The likely overestimation of root cohesion by the WWM has important implications beyond the CB1 site. Schmidt et al. [25] investigated CB1 as one of several landslide sites and compared the root cohesion values in terms of the land use and disturbance history, particularly in terms of the forest management. The results of that study indicated that the root cohesion at CB1 was broadly consistent with values (a range of 1.5–6.7 kPa) for other clearcuts with a disturbance less than 11 years old. By comparison, Schmidt et al. [25] estimated that median lateral root cohesion in industrial forests up to 123 years old fell in the range of 6.8–23.2 kPa and old growth forests fell in the range of 25.6–94.3 kPa. If these estimates, obtained using the WWM, overestimate the root strength by the degree suggested in this study and others, these results are likely to be overestimates as well, and caution should be exercised when quoting or applying these values in new investigations. As previously reported values from Schmidt et al. [25] have been cited in other publications [19,21,22,26,27], these values in the literature should be used with great discretion.
There are major discrepancies between the root strength values calculated using the various models. These results point to the importance of using models that are physically realistic and account for the important processes governing root behavior under tension, including differential displacement and load redistribution. The three models have differences in which species impart the greatest contribution to the overall bundle strength. For instance, the FBM-modeled cohesion is contributed entirely by two species, Douglas fir and elderberry (Figure 13). However, field observations revealed broken roots of all five species measured along the scarp. Observations of broken root threads are consistent with a mobilization of a finite contribution of strength by a broader array of roots than indicated by the FBM approach. Alternatively, the RBMw model results highlight the control of species on the resisting forces activated over a range of displacements (Figure 9). Hence, the RBMw model results suggest that a range of species with different tensile strength characteristics may more effectively hinder landslide deformation at a range of displacements. In Figure 13, the RBMw model results indicate a contribution from all species except for foxglove in the total contribution to strength. Foxglove roots were both small in diameter and limited in number and as such could be expected to play a minimal role in the total resistance. Hence, results from the RBMw model are more consistent with observations of broken roots of all species along the slide scarp.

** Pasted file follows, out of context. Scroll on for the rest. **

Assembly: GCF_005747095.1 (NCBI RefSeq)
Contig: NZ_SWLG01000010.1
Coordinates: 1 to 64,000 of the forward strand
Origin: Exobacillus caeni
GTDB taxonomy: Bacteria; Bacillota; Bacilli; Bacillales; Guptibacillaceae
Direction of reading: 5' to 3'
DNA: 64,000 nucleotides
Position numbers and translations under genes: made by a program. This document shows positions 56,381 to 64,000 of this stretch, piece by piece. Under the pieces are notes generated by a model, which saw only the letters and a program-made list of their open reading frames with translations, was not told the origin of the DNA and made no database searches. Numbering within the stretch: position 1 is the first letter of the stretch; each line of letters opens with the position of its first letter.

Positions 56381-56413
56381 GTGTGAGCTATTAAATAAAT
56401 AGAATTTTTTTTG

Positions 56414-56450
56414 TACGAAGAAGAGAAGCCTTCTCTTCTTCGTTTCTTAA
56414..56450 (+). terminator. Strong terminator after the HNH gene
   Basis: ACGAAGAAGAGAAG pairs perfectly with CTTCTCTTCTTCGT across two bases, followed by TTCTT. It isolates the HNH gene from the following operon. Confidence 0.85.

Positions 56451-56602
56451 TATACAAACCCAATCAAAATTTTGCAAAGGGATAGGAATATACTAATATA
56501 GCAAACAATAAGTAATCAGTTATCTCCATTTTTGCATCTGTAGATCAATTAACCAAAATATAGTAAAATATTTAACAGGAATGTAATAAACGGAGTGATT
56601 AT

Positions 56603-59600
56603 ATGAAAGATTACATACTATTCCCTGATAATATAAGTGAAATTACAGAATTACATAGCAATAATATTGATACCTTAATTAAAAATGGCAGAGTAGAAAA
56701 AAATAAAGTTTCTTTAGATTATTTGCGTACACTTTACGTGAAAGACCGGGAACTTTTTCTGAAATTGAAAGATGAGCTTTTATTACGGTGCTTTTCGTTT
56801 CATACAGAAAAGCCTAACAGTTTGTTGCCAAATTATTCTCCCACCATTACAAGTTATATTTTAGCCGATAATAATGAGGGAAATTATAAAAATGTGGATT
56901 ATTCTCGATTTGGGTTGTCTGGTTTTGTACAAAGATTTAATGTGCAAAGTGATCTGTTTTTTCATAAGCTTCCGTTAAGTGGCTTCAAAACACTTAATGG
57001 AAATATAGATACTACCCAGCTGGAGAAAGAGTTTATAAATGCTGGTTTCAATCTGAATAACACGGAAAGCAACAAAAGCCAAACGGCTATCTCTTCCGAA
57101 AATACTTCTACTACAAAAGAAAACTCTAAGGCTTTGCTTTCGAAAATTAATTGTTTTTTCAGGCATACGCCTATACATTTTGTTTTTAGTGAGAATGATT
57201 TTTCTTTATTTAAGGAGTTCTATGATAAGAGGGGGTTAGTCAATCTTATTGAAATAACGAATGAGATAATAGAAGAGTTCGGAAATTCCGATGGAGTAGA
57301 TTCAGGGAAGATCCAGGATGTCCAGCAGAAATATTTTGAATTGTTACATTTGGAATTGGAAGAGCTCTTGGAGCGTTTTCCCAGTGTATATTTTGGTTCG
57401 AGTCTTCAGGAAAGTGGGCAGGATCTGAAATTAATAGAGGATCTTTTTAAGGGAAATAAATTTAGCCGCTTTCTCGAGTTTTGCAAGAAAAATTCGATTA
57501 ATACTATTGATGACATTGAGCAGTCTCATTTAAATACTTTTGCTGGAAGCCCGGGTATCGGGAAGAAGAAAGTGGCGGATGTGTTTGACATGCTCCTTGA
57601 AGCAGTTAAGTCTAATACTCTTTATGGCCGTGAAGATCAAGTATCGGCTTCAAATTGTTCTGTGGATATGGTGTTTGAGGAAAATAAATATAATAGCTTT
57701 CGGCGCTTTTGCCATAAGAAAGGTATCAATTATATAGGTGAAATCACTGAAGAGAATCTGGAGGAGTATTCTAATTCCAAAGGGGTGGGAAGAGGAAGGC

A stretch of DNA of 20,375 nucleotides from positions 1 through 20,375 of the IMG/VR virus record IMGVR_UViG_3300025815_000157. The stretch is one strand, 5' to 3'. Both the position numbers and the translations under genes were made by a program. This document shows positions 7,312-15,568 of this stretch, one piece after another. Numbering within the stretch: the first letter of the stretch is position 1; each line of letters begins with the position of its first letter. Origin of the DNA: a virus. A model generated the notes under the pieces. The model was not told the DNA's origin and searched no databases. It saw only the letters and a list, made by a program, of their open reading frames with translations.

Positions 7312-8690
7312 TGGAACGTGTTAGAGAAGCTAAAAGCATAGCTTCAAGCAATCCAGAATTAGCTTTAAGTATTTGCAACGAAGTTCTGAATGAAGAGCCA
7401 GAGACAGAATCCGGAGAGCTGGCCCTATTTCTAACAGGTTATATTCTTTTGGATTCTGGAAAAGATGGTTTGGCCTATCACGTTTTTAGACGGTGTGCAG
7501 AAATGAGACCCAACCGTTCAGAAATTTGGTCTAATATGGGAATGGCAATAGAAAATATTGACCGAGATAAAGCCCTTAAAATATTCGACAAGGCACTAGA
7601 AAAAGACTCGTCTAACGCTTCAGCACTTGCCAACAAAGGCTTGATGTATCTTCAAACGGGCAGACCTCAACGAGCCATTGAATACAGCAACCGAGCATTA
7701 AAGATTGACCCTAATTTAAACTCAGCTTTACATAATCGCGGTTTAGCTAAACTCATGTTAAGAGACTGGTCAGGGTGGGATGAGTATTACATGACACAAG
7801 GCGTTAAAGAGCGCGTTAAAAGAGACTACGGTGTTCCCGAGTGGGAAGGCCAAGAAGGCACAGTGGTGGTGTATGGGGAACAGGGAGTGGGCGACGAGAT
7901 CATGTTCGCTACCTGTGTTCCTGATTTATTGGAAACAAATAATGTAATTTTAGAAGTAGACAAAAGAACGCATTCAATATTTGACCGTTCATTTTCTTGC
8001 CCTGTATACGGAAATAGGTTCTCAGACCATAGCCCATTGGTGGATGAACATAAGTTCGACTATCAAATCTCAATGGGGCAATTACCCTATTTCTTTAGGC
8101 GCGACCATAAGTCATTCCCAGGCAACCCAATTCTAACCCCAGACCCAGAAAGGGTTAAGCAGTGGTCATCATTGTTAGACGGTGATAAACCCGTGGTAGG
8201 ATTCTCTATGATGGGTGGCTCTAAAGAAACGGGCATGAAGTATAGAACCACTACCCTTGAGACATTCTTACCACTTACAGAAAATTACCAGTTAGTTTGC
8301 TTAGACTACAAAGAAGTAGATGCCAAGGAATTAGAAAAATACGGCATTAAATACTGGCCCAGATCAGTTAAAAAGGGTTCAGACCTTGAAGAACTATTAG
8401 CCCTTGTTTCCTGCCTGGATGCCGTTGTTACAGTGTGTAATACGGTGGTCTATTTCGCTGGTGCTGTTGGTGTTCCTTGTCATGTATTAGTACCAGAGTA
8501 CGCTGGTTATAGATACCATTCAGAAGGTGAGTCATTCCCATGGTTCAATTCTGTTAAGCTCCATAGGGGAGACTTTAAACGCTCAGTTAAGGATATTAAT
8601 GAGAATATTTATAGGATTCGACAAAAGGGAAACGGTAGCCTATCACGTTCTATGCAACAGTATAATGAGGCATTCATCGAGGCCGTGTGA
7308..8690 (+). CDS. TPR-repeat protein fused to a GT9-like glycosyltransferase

Additionally, more sophisticated models also consider root behavior under compression [4,45], a process which is not considered in this paper. In the distal extents of landslides, roots undergo compression, imparting a lower strength than their tensional forces [4,45]. However, remaining evidence following the CB1 landslide did not allow for any estimate of root behavior in the landslide toe where compression would be more pronounced. Such evidence was removed by the passage of the landslide and downslope debris flow (Figure 1 and Figure 2). None of the models applied in this study account for all these processes. Future research directions should continue applying models that account for these processes in addition to pursuing root model validation through alternate means to evaluate actual model robustness.

5. Conclusions

Earlier publications that quantified the contribution of vegetation roots at the CB1 landslide site reported the apparent root cohesion had a spatially averaged, static value of 4.6 kPa over the entire scarp [19,25], without considering the heterogeneity of root cohesion across the failure plane. These analyses were based on the Wu and Waldron model (WWM). We believe that root breakage models that account for progressive root failure better characterize the reinforcement mechanics at the CB1 site, which failed with progressive landslide deformation prior to debris flow mobilization. Hence, the static value of 4.6 kPa determined from the WWM is likely an overestimate and such values should not be used in subsequent numeric landslide susceptibility models. Furthermore, the RBMw results from CB1 indicate that root cohesion may be less than a fifth of the static WWM value (0.8 kPa). Combined with other research suggesting that the WWM can substantially overpredict root cohesion, this result suggests that the vegetation roots contribute far less cohesion to the soil than indicated by earlier investigations at CB1. Additionally, because the vegetation is responsible for nearly all the cohesion in the root–soil composite, and the mineral component of the soil has been shown to have negligible cohesion, this result means that the overall regolith has far less cohesion than previously established by Schmidt et al. [25].